Roguelikes and games that borrow from them, often dubbed roguelites, have become increasingly common over the years, and there are plenty of ace ones on Xbox... and even some in Game Pass! Here are some of the best...Procedural generation, permadeath, exploration, turn-based action, resource management... your average roguelike will feature all of these qualities and more, but we're not here to talk about average ones — we're here to celebrate some of the modern greats! The roguelike genre takes its name from 1980 ASCII dungeon-crawling pioneer Rogue, which spawned all manner of similar titles in the wake of its success. 'True' roguelikes are games that stick closely to that classic format and are, well, like Rogue — Chunsoft's Mystery Dungeon games being among the highest-profile modern examples — with those that borrow just a few elements typically being instead considered roguelites, a much broader subgenre where gameplay and mechanics have a lot more flexibility to evolve beyond the original concept. The latter are, therefore, much more common these days as developers spin out interesting new experiences with a little help from those that came before, and roguelite-style games only seem to grow more common by the year. With that in mind, you might want to know which are most worthy of your time, so here are some of the best examples you can play on Xbox.
The Binding of Isaac: RepentanceFrom its humble beginnings as a Flash project for a game jam, The Binding of Isaac has grown into a near-endlessly replayable dungeon crawler with a frankly dizzying array of upgrades, areas, enemies, bosses, modes, and all the rest. A twin-stick shooter tour of randomly generated classic Zelda catacombs and caverns, Edmund McMillen's decidedly dark take on the roguelite formula was on the front lines as the genre started to hit the big time in modern gaming, and with its emphasis on item synergy, every new version and expansion gave it exponentially more potential for brilliantly busted builds. The deliberately gross aesthetic might put some people off, but beneath all that poop lies one of the deepest, richest, and most persistently rewarding roguelites out there. If you're feeling particularly masochistic, there are two stacks of gruelling The Binding of Isaac achievements up for grabs, one for the original Rebirth release plus its DLC and another for the full 2021 release of Repentance that includes the lot, but bear in mind that such a commitment to dear little Isaac will likely set you back 1,000 hours or more...
The Binding of Isaac: Repentance
The Binding of Isaac: Repentance is the definitive version of Binding of Isaac, featuring all content from Rebirth, Afterbirth, and Afterbirth+, plus tons of all-new features and new gameplay. It's the ultimate edition of the genre-defining roguelike!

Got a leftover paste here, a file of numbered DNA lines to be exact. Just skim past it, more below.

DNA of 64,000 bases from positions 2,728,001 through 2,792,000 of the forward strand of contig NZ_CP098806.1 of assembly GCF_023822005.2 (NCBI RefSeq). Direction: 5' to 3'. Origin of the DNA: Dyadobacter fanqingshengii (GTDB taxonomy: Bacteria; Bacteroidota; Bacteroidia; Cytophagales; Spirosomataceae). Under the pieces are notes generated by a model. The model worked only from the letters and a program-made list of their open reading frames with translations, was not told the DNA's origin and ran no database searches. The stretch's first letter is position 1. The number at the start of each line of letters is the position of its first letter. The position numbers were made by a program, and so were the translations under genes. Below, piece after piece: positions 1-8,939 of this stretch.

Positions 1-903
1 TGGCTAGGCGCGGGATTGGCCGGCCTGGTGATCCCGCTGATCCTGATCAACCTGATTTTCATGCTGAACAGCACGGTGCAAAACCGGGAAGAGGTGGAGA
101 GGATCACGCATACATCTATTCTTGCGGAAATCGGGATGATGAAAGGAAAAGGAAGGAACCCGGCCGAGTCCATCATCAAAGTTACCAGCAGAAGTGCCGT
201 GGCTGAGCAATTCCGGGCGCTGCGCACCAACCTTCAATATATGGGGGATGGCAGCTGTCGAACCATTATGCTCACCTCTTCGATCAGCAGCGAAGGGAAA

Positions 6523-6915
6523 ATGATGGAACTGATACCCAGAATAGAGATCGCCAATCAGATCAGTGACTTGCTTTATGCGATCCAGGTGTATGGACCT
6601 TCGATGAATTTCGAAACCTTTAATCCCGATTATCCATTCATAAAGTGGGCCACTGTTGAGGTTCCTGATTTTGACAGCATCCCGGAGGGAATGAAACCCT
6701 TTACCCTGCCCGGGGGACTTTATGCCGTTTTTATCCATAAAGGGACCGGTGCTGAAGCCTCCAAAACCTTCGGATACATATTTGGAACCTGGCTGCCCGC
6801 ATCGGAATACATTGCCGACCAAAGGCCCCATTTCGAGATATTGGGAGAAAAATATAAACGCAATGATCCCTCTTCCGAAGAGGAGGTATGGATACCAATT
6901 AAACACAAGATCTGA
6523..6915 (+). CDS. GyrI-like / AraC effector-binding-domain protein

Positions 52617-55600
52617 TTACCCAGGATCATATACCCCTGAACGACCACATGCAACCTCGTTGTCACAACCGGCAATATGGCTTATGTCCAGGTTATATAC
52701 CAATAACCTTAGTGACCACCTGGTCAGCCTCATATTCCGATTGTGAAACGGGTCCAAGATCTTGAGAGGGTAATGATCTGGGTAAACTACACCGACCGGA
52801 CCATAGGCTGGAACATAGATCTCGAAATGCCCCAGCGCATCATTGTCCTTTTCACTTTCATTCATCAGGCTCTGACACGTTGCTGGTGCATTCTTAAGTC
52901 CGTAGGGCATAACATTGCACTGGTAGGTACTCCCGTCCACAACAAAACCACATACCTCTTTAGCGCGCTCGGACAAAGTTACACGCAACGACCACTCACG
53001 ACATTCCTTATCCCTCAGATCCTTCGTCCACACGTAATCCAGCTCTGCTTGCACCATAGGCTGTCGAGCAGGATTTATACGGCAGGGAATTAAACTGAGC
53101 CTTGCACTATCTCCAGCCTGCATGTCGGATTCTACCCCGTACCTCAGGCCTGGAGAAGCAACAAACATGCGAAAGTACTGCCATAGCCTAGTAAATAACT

Crypt of the NecroDancerA turn-based adventure with a musical twist, since every action you take needs to sync up with the beat or you risk handing your enemies an advantage... or just falling down dead with some of the trickier characters to use. That constant need to keep moving and performing actions gives Crypt of the NecroDancer a sense of pressure and urgency not typically found in turn-based games, so even though it's the closest thing on this list to the genre's four-decade-old progenitor in many ways, it still very much carves out its own niche. Learning enemy patterns is key here — some may only act on every other beat, for example, while others may move in particular set ways that could allow you to slink past or exploit their behaviour if you time your plays properly. While the selection of killer soundtracks (though it's hard to give up the Danny Baranowsky original) and compelling hook and loop make it something any fan of the genre should try, it's perhaps not a game you want to add to your tag if you're a completionist. Not a single player on TA has managed to unlock all of the Crypt of the NecroDancer achievements, thanks in no small part to Coda, the character required for the 'Impossible, Right?' achievement. She can only use a basic dagger, has beat tempo doubled, and dies in one hit if she takes damage, misses a beat, or picks up any gold (which almost every monster drops when defeated) — it's one of the hardest achievements on Xbox, period.
Crypt of the NecroDancer
Crypt of the NecroDancer is an award winning hardcore roguelike rhythm game. Move to the music and deliver beatdowns to the beat! Groove to the epic Danny Baranowsky soundtrack, or choose from five additional remixed soundtracks, including the new remixed chiptune soundtrack by Chipzel!